Israel’s genocidal political culture

Prime Minister Benjamin Netanyahu takes part in an annual memorial service in Israel’s parliament for Rehavam Ze’evi, a slain minister who advocated the expulsion of Palestinians, 13 October 2015.

Amir Cohen Reuters

On 11 October 1994, Israeli lawmaker Rehavam Ze’evi and his wife Yael sent a brief letter to Benjamin Netanyahu and his wife Sara congratulating the couple on the birth of their son Avner.

Netanyahu was at the time the head of the Likud Party and the leader of Israel’s official opposition.

“Dear Sara and Bibi,” the letter begins. “Many Jewish children and the transfer of the Arabs are the answer to the demographic problem. Mazel tov!”

The Tel Aviv newspaper Haaretz found the letter in the archives of Ze’evi, who was also known as “Gandhi.”

But the late general espoused anything but the peaceful politics with which his namesake is associated.

Lived and died by the sword

Ze’evi was a founder of Moledet, an Israeli party espousing the ethnic cleansing of Palestinians – euphemistically known as transfer – in order to maintain Israel as a Jewish state.

It also emerged last year that Ze’evi was a serial rapist, a cold-blooded killer and an associate of organized crime.

Ze’evi died as he lived. He was assassinated by members of the Popular Front for the Liberation of Palestine in 2001, while serving as tourism minister, in order to avenge Israel’s killing of that group’s leader, Abu Ali Mustafa, 40 days earlier.

Ayman Odeh, the head of the Joint List, a group of lawmakers representing Palestinian citizens of Israel in Israel’s parliament, commented on the letter, noting that Ze’evi is “the man whose legacy Netanyahu does not want you to forget.”

Odeh might have been referring to the fact that Netanyahu, along with much of Israel’s ruling establishment, still honors Ze’evi as a national hero.

Since 2010, Israel’s education ministry has required public schools to dedicate one day a year to honor Ze’evi. But the adulation is not universal. This year, the principals of Tel Aviv’s schools defied the order.

Netanyahu’s incitement

Haaretz notes that while it found Ze’evi’s letter in his estate archives, “unfortunately the collection does not contain Netanyahu’s response.”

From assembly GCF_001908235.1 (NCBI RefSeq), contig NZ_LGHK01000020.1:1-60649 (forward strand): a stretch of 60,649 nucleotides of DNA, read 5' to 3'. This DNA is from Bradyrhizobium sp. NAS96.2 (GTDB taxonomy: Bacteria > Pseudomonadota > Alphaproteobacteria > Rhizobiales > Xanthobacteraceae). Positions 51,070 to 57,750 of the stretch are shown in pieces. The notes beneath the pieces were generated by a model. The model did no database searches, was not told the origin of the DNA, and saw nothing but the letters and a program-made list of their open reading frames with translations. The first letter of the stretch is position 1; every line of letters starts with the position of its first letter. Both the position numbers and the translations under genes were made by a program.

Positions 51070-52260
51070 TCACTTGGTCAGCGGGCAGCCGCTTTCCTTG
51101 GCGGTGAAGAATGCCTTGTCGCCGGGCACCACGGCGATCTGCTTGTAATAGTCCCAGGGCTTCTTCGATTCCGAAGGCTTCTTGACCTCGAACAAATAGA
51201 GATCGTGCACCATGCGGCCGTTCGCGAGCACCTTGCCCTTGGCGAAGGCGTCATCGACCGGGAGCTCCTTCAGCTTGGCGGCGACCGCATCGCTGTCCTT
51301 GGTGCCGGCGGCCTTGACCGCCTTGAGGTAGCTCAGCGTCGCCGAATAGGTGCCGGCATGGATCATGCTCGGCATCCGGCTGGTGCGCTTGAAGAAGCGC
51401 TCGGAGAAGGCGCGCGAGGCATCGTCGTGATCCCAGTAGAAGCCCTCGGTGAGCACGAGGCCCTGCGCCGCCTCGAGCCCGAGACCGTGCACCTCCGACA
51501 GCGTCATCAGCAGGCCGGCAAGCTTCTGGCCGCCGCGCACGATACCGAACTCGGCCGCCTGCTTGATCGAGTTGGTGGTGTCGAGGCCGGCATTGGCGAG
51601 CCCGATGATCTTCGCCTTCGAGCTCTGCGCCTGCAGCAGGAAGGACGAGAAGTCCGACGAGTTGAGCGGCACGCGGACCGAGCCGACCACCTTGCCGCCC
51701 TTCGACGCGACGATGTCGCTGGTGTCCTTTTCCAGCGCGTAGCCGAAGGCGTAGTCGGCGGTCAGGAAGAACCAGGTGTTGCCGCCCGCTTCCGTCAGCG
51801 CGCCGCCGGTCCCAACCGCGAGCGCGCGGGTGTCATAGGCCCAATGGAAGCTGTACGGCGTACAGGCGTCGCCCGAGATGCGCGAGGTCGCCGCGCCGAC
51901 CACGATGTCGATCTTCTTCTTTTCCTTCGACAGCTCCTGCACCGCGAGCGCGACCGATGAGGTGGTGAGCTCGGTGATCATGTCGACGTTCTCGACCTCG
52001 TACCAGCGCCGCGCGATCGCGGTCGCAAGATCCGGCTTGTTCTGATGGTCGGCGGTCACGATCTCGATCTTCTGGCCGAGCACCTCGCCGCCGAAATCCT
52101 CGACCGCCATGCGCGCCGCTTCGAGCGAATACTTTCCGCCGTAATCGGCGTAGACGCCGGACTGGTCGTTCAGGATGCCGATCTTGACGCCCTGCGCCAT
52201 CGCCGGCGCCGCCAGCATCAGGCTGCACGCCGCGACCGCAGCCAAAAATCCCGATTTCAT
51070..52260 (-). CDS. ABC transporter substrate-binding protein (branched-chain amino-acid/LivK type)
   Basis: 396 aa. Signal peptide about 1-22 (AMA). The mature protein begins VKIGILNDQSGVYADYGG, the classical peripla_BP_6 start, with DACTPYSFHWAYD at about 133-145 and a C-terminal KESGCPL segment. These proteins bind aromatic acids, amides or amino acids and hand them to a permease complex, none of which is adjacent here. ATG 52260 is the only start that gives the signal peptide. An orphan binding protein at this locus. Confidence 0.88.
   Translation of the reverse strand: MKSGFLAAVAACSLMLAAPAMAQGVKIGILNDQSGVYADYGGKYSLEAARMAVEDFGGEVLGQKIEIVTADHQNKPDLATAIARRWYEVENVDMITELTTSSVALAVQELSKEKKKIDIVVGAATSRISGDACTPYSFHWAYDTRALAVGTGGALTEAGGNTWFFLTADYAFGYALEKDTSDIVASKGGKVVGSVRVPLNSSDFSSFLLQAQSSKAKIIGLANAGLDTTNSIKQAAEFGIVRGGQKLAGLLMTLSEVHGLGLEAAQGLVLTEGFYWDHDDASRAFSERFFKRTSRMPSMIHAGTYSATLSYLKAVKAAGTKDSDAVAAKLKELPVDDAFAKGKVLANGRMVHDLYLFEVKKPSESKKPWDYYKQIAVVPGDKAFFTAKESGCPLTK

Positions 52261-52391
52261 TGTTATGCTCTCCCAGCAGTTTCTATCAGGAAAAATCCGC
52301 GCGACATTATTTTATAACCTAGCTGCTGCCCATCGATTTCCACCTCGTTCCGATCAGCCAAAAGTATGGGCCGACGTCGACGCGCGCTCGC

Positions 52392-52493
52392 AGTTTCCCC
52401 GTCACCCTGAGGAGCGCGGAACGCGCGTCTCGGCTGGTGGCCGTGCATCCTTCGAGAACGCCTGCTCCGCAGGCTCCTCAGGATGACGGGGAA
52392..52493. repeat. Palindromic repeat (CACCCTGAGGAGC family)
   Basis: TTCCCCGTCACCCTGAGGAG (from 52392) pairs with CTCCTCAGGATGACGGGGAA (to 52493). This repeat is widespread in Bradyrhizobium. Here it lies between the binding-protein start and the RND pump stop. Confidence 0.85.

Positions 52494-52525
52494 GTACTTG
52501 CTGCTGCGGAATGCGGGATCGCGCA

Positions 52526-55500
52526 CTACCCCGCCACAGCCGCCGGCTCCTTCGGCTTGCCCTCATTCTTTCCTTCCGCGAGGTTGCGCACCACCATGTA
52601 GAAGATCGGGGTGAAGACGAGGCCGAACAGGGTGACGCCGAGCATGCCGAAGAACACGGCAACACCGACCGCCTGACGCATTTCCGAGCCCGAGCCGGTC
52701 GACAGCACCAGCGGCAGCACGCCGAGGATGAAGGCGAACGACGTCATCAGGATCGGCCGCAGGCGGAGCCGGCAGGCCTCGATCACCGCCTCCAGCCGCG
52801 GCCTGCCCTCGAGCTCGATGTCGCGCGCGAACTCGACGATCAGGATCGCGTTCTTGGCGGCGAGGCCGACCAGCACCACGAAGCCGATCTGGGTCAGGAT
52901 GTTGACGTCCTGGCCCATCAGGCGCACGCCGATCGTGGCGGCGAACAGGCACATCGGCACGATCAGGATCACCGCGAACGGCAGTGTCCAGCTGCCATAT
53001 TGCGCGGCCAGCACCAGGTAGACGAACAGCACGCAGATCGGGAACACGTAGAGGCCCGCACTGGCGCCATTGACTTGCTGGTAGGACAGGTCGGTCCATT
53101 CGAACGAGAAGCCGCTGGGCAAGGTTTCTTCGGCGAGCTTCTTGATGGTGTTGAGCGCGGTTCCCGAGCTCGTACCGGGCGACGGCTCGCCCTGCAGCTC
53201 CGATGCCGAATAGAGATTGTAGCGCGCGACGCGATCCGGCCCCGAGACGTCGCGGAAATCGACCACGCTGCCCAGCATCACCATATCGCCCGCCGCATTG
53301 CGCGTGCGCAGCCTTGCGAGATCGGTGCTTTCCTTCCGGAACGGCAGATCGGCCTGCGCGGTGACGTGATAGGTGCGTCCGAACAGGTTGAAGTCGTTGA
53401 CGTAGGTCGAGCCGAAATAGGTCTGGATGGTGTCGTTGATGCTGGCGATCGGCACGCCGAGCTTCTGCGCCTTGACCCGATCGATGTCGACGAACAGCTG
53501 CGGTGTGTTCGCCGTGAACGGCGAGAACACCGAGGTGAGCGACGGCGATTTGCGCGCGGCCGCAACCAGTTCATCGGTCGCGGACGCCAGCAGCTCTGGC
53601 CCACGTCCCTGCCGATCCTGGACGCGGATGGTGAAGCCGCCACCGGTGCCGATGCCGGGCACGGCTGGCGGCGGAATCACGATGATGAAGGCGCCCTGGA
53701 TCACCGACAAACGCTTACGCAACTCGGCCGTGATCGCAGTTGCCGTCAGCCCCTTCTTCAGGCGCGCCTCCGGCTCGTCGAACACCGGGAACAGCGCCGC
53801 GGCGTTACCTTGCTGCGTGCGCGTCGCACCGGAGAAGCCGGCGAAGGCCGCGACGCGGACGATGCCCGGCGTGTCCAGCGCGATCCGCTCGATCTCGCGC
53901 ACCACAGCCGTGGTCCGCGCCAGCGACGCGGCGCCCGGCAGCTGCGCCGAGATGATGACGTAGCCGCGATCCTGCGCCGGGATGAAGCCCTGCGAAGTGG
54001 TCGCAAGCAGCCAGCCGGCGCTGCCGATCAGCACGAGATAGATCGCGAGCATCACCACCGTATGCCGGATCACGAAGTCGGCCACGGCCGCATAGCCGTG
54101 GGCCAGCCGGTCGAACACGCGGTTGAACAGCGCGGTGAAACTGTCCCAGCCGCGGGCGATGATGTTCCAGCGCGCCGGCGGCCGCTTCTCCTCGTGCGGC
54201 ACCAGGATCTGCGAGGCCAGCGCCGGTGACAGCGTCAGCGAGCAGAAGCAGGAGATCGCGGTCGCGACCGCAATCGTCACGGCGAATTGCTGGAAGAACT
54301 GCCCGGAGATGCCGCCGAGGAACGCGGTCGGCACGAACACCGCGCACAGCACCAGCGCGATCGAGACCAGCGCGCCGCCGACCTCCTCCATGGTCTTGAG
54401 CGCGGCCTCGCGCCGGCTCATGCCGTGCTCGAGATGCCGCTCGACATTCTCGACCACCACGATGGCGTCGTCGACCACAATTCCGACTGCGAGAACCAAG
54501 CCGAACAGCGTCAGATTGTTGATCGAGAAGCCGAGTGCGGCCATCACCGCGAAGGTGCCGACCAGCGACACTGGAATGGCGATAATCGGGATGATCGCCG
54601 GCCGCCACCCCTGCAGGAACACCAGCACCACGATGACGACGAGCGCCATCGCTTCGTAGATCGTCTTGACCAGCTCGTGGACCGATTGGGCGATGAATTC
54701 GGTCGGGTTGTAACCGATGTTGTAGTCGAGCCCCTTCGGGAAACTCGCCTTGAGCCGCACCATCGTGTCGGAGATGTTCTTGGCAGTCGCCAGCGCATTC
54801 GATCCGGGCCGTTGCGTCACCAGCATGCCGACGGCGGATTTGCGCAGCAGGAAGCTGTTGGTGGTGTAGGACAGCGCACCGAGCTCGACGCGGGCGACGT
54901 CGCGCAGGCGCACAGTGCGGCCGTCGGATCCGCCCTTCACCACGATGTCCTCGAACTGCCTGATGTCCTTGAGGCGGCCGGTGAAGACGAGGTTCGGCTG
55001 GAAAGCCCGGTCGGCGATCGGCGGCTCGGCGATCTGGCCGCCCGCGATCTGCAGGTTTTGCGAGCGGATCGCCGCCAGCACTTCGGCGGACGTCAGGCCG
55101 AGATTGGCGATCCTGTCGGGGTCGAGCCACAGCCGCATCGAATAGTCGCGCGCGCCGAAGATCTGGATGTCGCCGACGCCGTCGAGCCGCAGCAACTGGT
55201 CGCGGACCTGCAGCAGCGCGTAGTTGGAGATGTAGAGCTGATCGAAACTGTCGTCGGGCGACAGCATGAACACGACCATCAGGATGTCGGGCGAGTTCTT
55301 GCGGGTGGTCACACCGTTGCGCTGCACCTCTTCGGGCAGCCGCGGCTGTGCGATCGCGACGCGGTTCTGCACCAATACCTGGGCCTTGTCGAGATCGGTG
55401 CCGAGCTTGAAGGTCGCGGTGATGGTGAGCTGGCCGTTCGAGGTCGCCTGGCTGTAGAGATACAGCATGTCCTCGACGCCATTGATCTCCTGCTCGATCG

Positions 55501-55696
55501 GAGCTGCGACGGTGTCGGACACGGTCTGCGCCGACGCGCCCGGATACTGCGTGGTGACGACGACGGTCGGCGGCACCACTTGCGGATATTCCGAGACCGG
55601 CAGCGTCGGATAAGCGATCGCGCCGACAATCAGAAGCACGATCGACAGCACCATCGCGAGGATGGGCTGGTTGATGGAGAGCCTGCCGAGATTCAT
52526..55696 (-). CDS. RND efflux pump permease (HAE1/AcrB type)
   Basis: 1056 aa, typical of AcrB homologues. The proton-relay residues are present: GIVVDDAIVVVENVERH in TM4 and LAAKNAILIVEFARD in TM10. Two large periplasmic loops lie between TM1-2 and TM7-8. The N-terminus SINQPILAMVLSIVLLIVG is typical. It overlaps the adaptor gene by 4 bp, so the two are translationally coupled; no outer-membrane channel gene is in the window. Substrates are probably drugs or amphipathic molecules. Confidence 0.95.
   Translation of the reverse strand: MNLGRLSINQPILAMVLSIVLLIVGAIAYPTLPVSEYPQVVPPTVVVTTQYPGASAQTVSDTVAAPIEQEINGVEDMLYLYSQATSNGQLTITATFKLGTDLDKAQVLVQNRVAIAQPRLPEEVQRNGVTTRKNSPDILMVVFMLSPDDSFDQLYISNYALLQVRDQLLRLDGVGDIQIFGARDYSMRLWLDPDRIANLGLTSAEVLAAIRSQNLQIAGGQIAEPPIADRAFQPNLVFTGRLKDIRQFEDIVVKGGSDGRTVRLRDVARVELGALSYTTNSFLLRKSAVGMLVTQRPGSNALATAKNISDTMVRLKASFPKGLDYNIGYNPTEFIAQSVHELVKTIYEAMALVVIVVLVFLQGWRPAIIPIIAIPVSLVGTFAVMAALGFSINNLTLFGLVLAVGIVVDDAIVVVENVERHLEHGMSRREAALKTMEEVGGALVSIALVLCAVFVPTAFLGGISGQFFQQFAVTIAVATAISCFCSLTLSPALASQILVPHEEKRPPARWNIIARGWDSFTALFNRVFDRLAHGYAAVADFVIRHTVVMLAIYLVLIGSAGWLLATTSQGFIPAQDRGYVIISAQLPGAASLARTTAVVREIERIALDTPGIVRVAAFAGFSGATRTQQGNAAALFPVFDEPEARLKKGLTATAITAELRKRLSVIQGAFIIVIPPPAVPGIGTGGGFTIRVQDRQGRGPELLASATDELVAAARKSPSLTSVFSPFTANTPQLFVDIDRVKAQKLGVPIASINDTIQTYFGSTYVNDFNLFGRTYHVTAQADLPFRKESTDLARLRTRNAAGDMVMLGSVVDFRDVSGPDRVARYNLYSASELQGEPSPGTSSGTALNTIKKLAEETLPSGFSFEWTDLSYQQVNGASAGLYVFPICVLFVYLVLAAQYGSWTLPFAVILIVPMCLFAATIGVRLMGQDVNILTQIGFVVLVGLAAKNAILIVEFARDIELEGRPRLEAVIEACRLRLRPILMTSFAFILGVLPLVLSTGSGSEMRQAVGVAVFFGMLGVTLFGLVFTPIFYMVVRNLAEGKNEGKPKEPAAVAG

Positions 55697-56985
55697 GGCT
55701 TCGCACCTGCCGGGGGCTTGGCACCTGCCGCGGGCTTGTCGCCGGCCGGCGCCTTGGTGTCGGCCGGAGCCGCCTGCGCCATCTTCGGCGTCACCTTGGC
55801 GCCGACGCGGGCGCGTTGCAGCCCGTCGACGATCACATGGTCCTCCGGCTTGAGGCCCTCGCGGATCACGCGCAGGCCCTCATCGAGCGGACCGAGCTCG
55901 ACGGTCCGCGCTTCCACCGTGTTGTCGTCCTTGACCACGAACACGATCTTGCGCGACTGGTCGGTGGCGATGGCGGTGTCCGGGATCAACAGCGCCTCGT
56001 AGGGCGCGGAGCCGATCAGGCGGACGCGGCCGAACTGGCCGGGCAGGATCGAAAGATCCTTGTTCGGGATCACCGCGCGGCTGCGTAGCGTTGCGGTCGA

But there’s little reason to think Netanyahu would have objected to Ze’evi’s violent anti-Palestinian views.

This week marks the anniversary of the 4 November 1995 assassination of Israeli Prime Minister Yitzhak Rabin by Yigal Amir, an Israeli Jewish extremist who opposed the 1993 Oslo accords between Israel and the Palestine Liberation Organization.

Rabin’s widow Leah blamed Netanyahu for his role in inciting the murder of her husband.

This week Peace Now tweeted out notorious video footage of the hate rallies preceding Rabin’s murder, in which the prime minister is called a Nazi and a traitor.

Netanyahu can be seen in glimpses of the video.

Rabin’s killing paved the way for Netanyahu to win power, becoming prime minister in an election the following year.

In a tweet, Eli Valley, the American Jewish cartoonist, suggested that the video of “Netanyahu at rallies comparing Rabin to a Nazi/calling for his murder should be shown in every Hebrew/Jewish day school on earth.”

Valley might have meant that as a challenge to how normalized the culture of violence and ethno-racial hatred embodied by the likes of Ze’evi and Netanyahu has become in Israel and among its supporters around the world.

Myth of peace

Today, Israeli politicians and public figures who espouse expulsion of the Palestinians to deal with the so-called “demographic threat” are increasingly confident and their ideas enjoy considerable public support.

The kinds of rallies inciting Rabin’s murder are commonplace in Israel, though the cry is more typically “death to the Arabs.”

As for Rabin, he is still lionized as a man who gave his life for peace by the so-called international community and what still passes for an Israeli left.

The myth has taken hold that had Rabin not died, the “peace process” would have stayed on the rails and ended in a two-state solution.

But as Shlomo Ben-Ami, a former Israeli foreign minister and negotiator, told Democracy Now more than a decade ago, this is wishful thinking.

Ben-Ami called Oslo “an exercise in make-believe” whose ambiguities allowed the parties to clinch a deal in the short term, but only stored up for the future the irreconcilable differences that would and did bring the whole thing apart.

For one thing, the Oslo accords failed to make any mention of Palestinian self-determination. This suited Rabin, who according to Ben-Ami, was only willing to consider granting the Palestinians a “state-minus.”

“He never thought this will end in a full-fledged Palestinian state,” Ben-Ami said.

In other words, Rabin’s ultimate goal was little different from that of Netanyahu, the current prime minister still accused of helping put his predecessor in his grave: to unload the political burden of ruling over the Palestinians, while maintaining real, permanent control of their land and their lives.

“Force, might and beatings” … and ethnic cleansing

For Palestinians, Rabin will always be remembered as the officer who oversaw the 1948 ethnic cleansing of tens of thousands of people from Lydda and Ramle.

And he will be remembered as the defense minister who tried to put down the first intifada, which began 30 years ago next month, with “force, might and beatings.”

The video images of Israeli soldiers deliberately breaking the bones of young Palestinians on Rabin’s orders are an indelible reminder of that time.

There are no heroes in Israel’s genocidal political culture.